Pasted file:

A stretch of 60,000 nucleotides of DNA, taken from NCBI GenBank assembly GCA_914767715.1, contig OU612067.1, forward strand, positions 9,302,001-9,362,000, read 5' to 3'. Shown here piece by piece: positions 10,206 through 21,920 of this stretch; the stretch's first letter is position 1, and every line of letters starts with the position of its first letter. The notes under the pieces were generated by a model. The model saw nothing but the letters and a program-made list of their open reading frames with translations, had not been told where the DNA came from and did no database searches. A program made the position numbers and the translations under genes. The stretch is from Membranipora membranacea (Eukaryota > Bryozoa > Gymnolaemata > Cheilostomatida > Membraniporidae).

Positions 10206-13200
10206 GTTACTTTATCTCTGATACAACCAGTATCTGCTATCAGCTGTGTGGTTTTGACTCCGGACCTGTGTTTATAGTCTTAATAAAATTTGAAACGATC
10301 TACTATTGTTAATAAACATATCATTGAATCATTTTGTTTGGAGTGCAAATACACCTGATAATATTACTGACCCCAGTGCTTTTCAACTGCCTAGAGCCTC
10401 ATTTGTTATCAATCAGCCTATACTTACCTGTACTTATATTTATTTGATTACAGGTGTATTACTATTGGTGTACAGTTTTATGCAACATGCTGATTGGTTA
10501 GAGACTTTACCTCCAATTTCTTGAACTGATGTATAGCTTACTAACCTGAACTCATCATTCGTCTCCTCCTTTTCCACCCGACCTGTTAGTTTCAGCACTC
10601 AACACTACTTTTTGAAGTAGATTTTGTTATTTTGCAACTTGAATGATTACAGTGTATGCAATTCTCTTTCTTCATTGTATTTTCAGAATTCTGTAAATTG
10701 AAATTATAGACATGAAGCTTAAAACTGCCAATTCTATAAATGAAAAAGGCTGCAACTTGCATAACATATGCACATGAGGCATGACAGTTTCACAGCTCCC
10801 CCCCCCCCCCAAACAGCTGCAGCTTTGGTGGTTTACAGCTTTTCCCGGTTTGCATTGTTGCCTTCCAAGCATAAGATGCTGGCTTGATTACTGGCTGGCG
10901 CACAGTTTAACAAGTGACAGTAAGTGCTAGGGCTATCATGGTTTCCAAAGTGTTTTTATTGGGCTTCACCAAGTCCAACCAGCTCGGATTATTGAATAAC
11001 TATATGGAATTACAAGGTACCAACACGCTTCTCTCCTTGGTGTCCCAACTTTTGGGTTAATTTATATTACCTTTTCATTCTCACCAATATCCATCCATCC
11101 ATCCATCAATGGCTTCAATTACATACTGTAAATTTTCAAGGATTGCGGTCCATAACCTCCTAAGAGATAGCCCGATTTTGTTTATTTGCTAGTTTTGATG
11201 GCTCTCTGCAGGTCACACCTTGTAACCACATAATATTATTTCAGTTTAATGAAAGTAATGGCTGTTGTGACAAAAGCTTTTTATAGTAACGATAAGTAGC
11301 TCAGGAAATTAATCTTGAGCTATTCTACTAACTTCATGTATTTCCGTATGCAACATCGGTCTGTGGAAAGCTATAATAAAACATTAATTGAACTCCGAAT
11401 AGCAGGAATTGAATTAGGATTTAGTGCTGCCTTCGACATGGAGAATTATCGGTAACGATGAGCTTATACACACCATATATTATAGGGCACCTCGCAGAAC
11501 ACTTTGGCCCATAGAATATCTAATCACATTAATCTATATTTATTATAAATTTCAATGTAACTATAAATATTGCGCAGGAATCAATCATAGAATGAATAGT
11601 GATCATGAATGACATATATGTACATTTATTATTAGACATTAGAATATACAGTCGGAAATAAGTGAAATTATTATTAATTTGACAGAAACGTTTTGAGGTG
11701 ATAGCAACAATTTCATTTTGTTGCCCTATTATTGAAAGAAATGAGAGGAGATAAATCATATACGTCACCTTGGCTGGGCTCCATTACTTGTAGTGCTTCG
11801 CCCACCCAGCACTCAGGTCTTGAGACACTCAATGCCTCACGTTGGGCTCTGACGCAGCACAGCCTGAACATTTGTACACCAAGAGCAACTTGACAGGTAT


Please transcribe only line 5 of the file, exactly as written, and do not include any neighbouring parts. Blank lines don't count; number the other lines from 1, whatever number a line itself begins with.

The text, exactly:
10401 ATTTGTTATCAATCAGCCTATACTTACCTGTACTTATATTTATTTGATTACAGGTGTATTACTATTGGTGTACAGTTTTATGCAACATGCTGATTGGTTA